The stories about the Heralds and Companions of Valdemar have been entertaining many fans for a long time. Not only are there novels set in this fantasy world, but several anthologies have been published over the years.  _No True Way_ edited by Mercedes Lackey is the eighth Valdemar anthology to be published.  The stories in the anthologies have grown from just tales about Heralds and Companions. In this latest anthology, stories  explore other people’s lives in the world of Valdemar. The stories range from pleasant to serious, with interesting characters in each of the tales.

“Written in the Wind” by Jennifer Brozek is a dark story that will give readers the creeps. Twin brother and sister are chosen by Companions on their tenth birthday Milla and Orun tell their Companions of the two possible paths their lives might take. On their journey to the city of Haven, the children are pursued by evil creatures trying to kill them. The story is a tense, suspenseful tale of survival with and unusual , surprising ending. Brozek  provides  a different aspect of Valdemar.

Mercedes Lackey contributes a new story to the anthology with “Vixen.” This is a story about the healer called Vixen dealing with some past emotional baggage as she travels her circuit. A Companion brings her to a small village to help the Herald Mage Vanyel. While helping Vanyel, they must save the people from a giant, ravenous monster.  They  receive help  from an unusual  quarter. The story resolves with a satisfying climax. Fans of Vanyel will enjoy his part in the story.

In “A Wake of Vultures” by Elisabeth Waters, Lena must help solve a problem using her gift of animal Mindspeech. While traveling with a Herald, she comes across a group of vultures that won’t leave a dead human body. The body does not show any signs of decomposition. The vultures won’t leave or let anyone get near the body. A witch shows up, claiming the body as her son. Together, they must find a way to break the spell or more people will die. This is a clever, interesting story in the anthology.

 _No True Way_ edited by Mercedes Lackey is another entertaining anthology set in Valdemar. Readers will enjoy the stories of different people in this fantasy world. The stories will not disappoint fans who love this author’s books.

Wednesday, March 18, 2015

Fantasy Web Site: Mythcreants

I’m going to get back to blogging on schedule soon. Working on several new articles now.

Today I start with a link to the fantasy website Mythcreants. This web site/blog has articles about writing fantasy, role playing games and other fantasy topics. The web site can be found at:

Saturday, February 14, 2015

Link to a Relevant Article


While I work on getting my act together with my own articles, here's a link to an article about how important reading is if you're a writer.

I'll be back soon with articles.

Friday, January 02, 2015

Book Review: Flights of Fantasy edited by Mercedes Lackey

An anthology is a collection of short stories by different authors on some theme. _Flights of Fantasy_ edited by Mercedes Lackey is an anthology of Fantasy stories about birds of prey. The introduction by Lackey explains some basic facts about these birds that fascinate humans with their power and beauty. Stories range from humorous to serious with some on the dark side. Many are entertaining.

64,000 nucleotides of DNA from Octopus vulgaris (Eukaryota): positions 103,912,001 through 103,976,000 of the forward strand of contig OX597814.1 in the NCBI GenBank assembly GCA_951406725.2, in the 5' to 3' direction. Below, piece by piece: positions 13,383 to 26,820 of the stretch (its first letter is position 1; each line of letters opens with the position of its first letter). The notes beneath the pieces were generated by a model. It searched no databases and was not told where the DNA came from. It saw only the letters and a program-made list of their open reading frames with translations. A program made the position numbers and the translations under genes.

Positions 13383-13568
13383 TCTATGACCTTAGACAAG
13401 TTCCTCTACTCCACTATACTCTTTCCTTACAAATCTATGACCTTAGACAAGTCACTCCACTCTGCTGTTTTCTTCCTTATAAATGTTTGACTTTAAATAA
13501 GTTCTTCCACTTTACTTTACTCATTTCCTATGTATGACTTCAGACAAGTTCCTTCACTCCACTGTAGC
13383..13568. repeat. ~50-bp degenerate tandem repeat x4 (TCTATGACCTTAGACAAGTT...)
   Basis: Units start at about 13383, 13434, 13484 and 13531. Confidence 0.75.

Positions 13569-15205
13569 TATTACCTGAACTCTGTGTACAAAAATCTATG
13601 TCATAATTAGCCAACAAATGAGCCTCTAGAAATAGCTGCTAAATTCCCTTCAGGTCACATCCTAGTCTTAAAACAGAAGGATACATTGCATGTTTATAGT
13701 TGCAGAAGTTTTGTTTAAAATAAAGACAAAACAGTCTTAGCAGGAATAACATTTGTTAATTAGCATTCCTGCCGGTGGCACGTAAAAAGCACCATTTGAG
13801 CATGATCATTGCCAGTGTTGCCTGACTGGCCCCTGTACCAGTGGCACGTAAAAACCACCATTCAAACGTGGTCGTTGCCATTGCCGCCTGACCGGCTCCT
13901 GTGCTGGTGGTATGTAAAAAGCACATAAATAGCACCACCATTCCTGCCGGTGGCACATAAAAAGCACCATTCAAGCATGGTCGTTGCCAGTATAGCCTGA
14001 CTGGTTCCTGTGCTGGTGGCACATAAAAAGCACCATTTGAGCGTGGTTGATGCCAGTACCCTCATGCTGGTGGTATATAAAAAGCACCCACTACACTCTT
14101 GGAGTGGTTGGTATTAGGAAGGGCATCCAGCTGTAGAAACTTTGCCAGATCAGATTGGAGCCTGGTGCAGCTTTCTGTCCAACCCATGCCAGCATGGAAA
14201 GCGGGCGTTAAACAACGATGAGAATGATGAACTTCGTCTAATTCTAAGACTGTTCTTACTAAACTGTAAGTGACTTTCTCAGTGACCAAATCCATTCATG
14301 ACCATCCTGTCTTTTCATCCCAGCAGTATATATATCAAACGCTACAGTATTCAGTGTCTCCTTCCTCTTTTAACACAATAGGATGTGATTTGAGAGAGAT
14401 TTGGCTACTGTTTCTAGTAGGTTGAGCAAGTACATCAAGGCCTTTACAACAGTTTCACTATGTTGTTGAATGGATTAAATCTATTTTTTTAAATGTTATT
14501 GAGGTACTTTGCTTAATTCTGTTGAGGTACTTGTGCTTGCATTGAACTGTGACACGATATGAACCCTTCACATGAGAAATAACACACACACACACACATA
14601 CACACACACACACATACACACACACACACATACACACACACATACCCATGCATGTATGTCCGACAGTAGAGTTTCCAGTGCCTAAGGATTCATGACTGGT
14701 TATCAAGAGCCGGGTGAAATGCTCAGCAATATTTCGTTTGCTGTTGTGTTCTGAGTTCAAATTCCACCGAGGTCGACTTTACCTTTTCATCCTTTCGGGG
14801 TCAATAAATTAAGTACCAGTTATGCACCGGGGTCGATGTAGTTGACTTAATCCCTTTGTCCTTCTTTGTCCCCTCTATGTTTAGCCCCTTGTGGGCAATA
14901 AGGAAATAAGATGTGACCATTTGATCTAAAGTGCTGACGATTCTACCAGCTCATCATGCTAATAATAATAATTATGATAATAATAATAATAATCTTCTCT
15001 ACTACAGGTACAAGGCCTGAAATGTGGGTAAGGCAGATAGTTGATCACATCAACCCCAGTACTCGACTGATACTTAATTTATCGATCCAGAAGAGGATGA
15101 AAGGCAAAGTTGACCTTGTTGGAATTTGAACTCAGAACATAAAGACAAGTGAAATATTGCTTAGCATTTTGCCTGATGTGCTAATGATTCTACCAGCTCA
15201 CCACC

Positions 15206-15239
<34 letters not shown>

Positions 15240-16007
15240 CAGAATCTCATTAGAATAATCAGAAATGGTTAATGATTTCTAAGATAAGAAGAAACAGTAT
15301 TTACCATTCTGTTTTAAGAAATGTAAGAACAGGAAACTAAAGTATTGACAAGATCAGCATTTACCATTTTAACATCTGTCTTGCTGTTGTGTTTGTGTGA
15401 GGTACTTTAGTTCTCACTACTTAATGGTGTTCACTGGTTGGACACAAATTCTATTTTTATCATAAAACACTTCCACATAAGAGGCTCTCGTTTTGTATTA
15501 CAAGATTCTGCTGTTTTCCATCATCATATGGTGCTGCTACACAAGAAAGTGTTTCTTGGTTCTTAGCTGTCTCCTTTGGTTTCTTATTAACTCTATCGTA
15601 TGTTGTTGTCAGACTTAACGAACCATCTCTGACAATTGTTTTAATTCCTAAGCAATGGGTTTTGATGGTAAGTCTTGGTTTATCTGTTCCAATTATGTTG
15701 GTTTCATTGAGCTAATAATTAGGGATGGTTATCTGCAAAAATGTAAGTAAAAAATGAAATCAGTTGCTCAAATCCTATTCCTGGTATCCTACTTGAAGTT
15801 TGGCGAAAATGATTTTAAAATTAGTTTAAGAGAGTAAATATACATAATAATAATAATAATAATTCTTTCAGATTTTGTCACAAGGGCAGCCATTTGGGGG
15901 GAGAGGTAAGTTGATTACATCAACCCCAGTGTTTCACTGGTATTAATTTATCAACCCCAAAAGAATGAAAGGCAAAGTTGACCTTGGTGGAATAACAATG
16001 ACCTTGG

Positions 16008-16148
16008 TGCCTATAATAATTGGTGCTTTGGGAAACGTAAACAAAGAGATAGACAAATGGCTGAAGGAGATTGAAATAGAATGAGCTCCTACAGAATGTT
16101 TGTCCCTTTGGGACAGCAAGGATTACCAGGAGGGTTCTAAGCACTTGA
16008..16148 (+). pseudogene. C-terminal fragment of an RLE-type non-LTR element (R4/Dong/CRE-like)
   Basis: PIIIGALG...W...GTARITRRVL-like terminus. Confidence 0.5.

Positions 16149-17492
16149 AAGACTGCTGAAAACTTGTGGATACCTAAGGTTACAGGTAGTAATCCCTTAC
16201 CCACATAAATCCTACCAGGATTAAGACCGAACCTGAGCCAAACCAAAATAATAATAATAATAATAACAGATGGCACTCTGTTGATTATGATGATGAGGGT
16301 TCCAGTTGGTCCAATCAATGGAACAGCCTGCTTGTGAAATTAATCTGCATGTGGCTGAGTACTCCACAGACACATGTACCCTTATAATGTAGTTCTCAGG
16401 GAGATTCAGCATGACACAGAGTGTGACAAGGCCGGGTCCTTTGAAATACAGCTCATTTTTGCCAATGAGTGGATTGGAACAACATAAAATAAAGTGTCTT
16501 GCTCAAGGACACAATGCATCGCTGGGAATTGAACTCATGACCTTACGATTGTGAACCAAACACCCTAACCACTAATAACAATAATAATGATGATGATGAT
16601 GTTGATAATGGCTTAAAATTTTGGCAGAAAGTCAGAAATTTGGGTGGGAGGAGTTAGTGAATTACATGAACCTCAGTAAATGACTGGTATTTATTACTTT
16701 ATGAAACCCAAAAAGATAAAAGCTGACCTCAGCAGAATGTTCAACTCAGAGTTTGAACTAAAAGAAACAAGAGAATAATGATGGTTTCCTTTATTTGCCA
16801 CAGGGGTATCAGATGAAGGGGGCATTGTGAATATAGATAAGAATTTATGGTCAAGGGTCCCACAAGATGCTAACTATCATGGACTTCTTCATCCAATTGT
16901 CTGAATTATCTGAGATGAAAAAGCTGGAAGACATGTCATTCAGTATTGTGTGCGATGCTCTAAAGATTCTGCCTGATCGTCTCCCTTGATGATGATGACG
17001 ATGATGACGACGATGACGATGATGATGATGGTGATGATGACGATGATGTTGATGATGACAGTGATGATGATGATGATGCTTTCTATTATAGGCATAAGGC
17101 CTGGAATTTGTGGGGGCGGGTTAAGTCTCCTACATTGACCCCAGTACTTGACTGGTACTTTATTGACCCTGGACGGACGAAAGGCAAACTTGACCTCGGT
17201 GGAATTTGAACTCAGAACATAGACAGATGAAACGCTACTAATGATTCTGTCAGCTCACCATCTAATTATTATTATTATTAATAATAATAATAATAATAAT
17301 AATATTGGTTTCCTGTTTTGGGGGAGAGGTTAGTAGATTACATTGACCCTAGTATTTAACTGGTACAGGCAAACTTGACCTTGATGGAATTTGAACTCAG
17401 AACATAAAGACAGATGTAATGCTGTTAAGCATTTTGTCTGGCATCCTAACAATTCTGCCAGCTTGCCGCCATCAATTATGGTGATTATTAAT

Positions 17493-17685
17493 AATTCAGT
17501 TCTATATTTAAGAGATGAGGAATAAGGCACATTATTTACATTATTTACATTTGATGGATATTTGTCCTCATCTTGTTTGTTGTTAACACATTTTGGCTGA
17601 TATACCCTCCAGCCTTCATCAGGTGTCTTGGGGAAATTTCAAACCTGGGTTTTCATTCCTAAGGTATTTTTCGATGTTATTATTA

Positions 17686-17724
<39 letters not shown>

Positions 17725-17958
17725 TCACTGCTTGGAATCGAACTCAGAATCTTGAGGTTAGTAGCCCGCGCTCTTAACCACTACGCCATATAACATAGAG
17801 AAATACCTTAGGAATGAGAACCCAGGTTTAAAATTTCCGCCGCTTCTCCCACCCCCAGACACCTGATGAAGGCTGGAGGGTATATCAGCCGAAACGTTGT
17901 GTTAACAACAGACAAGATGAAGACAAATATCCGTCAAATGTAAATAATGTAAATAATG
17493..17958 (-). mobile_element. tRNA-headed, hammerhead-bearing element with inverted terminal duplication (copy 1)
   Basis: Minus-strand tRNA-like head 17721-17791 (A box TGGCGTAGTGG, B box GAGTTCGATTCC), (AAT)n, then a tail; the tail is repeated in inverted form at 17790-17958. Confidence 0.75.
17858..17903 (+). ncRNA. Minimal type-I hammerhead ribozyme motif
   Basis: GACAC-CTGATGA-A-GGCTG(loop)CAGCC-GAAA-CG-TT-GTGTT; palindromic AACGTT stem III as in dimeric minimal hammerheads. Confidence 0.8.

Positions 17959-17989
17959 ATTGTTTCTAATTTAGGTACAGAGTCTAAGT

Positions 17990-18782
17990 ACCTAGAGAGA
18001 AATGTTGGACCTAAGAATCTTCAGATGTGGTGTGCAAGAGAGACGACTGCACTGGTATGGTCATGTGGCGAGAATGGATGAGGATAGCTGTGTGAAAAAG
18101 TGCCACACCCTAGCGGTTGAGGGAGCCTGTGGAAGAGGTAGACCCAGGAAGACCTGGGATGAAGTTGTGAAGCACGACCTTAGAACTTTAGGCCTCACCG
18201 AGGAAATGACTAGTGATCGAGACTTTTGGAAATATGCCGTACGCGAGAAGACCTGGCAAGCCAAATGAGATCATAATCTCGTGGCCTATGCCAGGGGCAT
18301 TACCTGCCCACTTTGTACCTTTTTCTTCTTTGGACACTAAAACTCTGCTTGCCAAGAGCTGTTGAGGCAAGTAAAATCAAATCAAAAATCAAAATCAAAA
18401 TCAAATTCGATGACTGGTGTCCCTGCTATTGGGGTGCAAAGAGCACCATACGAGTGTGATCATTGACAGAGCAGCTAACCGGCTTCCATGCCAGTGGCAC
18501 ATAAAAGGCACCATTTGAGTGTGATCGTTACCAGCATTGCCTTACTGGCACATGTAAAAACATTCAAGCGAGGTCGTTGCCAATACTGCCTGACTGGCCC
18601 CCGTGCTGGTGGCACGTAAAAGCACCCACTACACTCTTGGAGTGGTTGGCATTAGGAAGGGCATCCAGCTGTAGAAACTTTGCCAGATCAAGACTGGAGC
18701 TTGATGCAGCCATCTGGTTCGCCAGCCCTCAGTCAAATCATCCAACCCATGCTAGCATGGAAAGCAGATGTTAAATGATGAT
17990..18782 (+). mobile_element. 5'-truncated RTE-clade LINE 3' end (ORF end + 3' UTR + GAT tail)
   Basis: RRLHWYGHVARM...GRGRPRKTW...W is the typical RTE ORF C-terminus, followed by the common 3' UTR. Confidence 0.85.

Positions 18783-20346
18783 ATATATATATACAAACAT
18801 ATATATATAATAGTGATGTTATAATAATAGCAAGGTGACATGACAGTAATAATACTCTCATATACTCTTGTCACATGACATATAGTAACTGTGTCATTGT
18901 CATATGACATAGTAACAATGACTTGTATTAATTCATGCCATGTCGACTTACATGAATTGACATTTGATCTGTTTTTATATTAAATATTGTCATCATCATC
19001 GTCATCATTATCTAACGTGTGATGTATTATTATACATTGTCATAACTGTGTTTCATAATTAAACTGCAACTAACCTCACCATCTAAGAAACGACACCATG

"Tweaked in the Head" by Samuel C. Conway is a humorous story. A scientist enhances the intelligence of a Red-tailed Hawk. The result is a talking hawk with a snide personality. The conversations between the scientist and Red are funny. It has a touching side to it also with the theme of do we have the right to do such things to creatures.

Gaining magic from animal totems is the main theme of the story "Eagle's Eye" by Jody Lynn Nye. Imoh must find his eagle to gain the seer magic of his people or be an outcast. He travels into the wilderness looking for eagles to meet their eyes and find his particular bird. Imoh's adventures are interesting. The story has a good character, adventure and a little humor. It's an enjoyable read.

Those who challenge gods learn a valuable lesson in "Owl Light" by Nancy Asire. The priestess Yslinda must keep faith in her goddess to avoid marrying the priest of a conquering religion and nation. Her patience is tried with the king and other pressures. This story weaves a strong tale with sympathetic characters and a different setting. It is very descriptive.

Adelia is a powerful sorceress. She makes a servant from a young girl and a wren. Not satisfied, she decides to make a new servant from a male slave and a hawk. "Taking Freedom" by S.M. Stirling is a Dark Fantasy about the price of arrogance. Stirling tells a good story in a clear style. Readers will enjoy the ending.

Ravens are intelligent birds and carnivores to a certain extent. They play a major role in "The Tale of Hrafn-bui" by Diana Paxson. This is a tale using elements of Norse mythology. The birds help Hrafn-bui to regain his land. Hrafn-bui grows and changes from his experience with the birds. This story has a dark edge with vivid descriptions of hunting. Paxson's deft touch in creating memorable characters is present throughout the story.

The last story is "Wide Wings" by Mercedes Lackey. It tells the story of one of her secondary characters from her recent novel _Black Swan_. Honoria is the eldest daughter in a royal family. She is interested in riding, hunting and especially falconry. Her sisters can't get married until she is married. Frustrated, her father issues an ultimatum that she either chooses someone to marry or must join a convent. Honoria is determined to find an escape. A goshawk offers her an alternative. This story has good characters and a lot of informative detail on falconry.

Birds of prey fascinate us with their beauty, power and strength. The stories in _Flights of Fantasy_ gives readers a sense of these things and more. This anthology is full of enjoyable stories that readers will find interesting and entertaining. Take flight.